Chapter VIII. In a Great Gale

There was a humming in the air. The telegraph wires that ran along on high poles past the house of Tom Swift sung a song like that of an Aeolian harp. The very house seemed to tremble.

"Jove! This is a wind!" cried Tom as he awakened on a morning a few days after his air glider was nearly completed. "I never saw it so strong. This ought to be just what I want I must telephone to Mr. Damon and to Ned."

He hustled into his clothes, pausing now and then to look out of his window and note the effects of the gale. It was a tremendous wind, as was evidenced by the limbs of several trees being broken off, while in some cases frail trees themselves had been snapped in twain.

"Coffee ready, Mrs. Baggert?" asked our hero as he went downstairs. "I haven't got time to eat much though."

In spite of his haste Tom ate a good breakfast and then, having telephoned to his two friends, and receiving their promises to come right over, our hero went out to make a few adjustments to his air glider, to get it in shape for the trial.

He was a little worried lest the wind die out, but when he got outside he noted with satisfaction that the gale was stronger than at first. In fact it did considerable damage in Shopton, as Tom learned later.

It certainly was a strong wind. An ordinary aeroplane never could have sailed in it, and Tom was doubtful of the ability of even his big airship to navigate in it. But he was not going to try that.

"And maybe my air glider won't work," he remarked to himself as he was on his way to the shed where it had been constructed. "The models went up all right, but maybe the big one isn't proportioned right. However, I'll soon see."

He was busy adjusting the balancing weights when Ned Newton came in.

"Great Scott!" exclaimed the lad, as he labored to close the shed door, "this is a blow all right, Tom! Do you think it's safe to go up?"

"I can't go up without a gale, Ned."

"Well, I'd think twice about it myself."

"Why, I counted on you going up with me."

"Burr-r-r-r!" and Ned pretended to shiver. "I haven't an accident insurance policy you know."

"You won't need it, Ned. If we get up at all we'll be all right. Catch hold there, and shift that rear weight a little forward on the rod. I expect Mr. Damon soon."

The eccentric man came in a little later, just as Tom and Ned had finished adjusting the mechanism.

"Bless my socks!" cried Mr. Damon. "Do you really mean to go up to-day, Tom?"

"I sure do! Why, aren't you going with me?" and Tom winked at Ned.

"Bless my--" began Mr. Damon, and then, evidently realizing that he was being tested he exclaimed: "Well, I will go, Tom! If the air glider is any good it ought to hold me. I will go up."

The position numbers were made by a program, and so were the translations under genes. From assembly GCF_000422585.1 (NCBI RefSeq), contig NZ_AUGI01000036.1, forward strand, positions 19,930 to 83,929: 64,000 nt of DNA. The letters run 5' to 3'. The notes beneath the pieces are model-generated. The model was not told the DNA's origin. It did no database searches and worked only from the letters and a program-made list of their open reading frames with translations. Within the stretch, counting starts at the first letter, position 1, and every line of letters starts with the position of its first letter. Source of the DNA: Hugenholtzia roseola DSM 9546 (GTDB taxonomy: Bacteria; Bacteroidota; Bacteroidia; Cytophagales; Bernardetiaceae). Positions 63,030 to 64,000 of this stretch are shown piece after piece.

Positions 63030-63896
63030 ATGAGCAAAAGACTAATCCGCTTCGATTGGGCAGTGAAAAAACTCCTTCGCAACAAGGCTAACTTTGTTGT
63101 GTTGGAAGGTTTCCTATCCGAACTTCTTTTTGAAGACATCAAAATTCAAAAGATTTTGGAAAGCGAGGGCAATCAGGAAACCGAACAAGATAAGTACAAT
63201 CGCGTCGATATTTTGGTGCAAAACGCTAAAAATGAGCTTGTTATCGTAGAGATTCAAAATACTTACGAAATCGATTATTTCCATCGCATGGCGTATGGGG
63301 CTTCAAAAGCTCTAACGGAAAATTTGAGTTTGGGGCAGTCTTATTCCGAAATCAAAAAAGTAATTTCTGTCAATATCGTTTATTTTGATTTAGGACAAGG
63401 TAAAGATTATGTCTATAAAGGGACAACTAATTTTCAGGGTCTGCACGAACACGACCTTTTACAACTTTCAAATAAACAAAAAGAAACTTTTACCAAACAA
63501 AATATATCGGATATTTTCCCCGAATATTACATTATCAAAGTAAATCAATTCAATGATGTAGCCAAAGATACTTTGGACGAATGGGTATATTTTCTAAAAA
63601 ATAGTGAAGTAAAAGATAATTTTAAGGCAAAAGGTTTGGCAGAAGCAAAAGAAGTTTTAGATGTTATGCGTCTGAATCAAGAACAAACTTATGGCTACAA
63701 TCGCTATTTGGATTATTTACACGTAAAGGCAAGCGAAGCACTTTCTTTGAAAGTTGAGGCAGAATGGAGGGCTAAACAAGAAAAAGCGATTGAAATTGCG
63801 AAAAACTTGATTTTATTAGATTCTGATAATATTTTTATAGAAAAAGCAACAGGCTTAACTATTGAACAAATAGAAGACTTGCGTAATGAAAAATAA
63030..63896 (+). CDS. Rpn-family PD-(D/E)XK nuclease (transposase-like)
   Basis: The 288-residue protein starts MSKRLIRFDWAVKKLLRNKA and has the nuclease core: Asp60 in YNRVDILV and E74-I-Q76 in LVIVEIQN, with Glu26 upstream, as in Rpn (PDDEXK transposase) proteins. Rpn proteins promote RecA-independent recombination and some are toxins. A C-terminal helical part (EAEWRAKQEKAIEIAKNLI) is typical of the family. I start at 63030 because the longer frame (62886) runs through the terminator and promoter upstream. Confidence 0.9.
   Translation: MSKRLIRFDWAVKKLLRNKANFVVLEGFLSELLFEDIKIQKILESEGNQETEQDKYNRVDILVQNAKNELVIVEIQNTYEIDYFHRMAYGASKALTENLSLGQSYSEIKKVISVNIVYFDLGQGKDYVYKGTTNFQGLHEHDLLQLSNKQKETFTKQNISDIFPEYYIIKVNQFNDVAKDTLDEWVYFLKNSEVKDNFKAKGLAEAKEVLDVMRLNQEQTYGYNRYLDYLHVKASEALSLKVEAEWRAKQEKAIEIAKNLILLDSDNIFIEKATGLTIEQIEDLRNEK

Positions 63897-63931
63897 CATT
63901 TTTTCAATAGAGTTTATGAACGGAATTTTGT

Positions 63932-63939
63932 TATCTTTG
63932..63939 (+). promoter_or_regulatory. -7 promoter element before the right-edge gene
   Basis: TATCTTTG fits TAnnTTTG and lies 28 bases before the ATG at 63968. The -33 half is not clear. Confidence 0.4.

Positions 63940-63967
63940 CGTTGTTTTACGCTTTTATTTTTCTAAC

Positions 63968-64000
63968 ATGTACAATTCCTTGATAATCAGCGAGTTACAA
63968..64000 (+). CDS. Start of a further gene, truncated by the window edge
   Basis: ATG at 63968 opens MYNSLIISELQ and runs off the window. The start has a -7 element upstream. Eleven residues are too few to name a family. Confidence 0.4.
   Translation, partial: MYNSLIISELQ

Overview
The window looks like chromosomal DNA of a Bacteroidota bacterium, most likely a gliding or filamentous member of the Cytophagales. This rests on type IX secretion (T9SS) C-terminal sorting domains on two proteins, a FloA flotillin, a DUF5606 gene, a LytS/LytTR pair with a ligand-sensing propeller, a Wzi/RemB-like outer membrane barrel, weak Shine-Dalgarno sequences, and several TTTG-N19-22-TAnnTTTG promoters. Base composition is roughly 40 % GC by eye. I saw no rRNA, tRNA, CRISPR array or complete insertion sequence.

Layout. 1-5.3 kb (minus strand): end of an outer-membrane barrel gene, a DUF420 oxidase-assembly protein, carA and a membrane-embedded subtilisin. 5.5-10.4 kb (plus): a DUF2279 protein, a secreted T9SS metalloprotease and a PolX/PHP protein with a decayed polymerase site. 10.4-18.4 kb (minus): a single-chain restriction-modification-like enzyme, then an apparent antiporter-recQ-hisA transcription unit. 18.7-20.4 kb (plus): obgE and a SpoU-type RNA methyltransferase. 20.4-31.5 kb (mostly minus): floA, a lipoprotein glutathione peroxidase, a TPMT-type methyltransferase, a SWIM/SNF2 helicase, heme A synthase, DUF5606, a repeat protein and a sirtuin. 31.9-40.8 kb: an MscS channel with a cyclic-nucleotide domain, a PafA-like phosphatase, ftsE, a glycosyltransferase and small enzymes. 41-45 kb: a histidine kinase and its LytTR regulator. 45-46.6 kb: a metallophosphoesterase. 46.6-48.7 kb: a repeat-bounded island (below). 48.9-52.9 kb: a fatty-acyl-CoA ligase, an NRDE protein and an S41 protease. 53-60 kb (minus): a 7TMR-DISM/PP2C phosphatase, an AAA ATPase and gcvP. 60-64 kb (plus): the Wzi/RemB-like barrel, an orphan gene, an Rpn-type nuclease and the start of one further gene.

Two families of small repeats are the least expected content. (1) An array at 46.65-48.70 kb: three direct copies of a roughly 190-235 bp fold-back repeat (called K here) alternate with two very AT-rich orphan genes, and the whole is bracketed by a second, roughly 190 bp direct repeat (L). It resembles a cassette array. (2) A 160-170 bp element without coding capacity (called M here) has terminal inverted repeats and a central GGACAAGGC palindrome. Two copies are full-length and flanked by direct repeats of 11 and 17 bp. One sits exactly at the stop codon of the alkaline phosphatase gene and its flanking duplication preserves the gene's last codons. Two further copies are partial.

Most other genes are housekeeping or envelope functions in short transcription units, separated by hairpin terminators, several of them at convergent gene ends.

"Now, Ned, how about you?" asked the young inventor.

"Well, I guess it's up to me to come along. but I sure do wish it was over with," and Ned glanced out of the window to see if the gale was dying out. But the wind was as high as ever.

It was hard work getting the air glider out of the shed, and in position on top of a hill, about a quarter of a mile away, for Tom intended "taking off" from the mound, as he could not get a running start without a motor. The wind, however, he hoped, would raise him and the strange craft.

In order to get it over the ground without having it capsize, or elevate before they were ready for it, drag ropes, attached to bags of sand were used, and once these were attached the four found that they could not wheel the air glider along on its bicycle wheels.

"We'll have to get Eradicate and his mule, I guess," said Tom, after a vain endeavor to make progress against the wind. "When it's up in the air it will be all right, but until then I'll need help to move it. Ned, call Rad, will you?"

The colored man, with Boomerang, his faithful mule, was soon on hand. The animal was hitched to the glider, and pulled it toward the hill.

"Now to see what happens," remarked Tom as he wheeled his latest invention around where the wind would take it as soon as the restraining ropes were cast off, for it was now held in place by several heavy cables fastened to stakes driven in the ground.

Tom gave a last careful look to the weights, planes and rudders. He glanced at a small anemometer or wind gage, on the craft, and noted that it registered sixty miles an hour.

"That ought to do," he remarked. "Now who's going up with me? Will you take a chance, Mr. Petrofsky?"

"I'd rather not--at first."

"Come on then, Ned and Mr. Damon. Mr. Petrofsky and Rad can cast off the ropes."

The wind, if anything, was stronger than ever. It was a terrific gale, and just what was needed. But how would the air glider act? That was what Tom wanted very much to know.

"Cast off!" he cried to the Russian and Eradicate, and they slipped the ropes.

The next moment, with a rush and whizzing roar, the air glider shot aloft on the wings of the wind.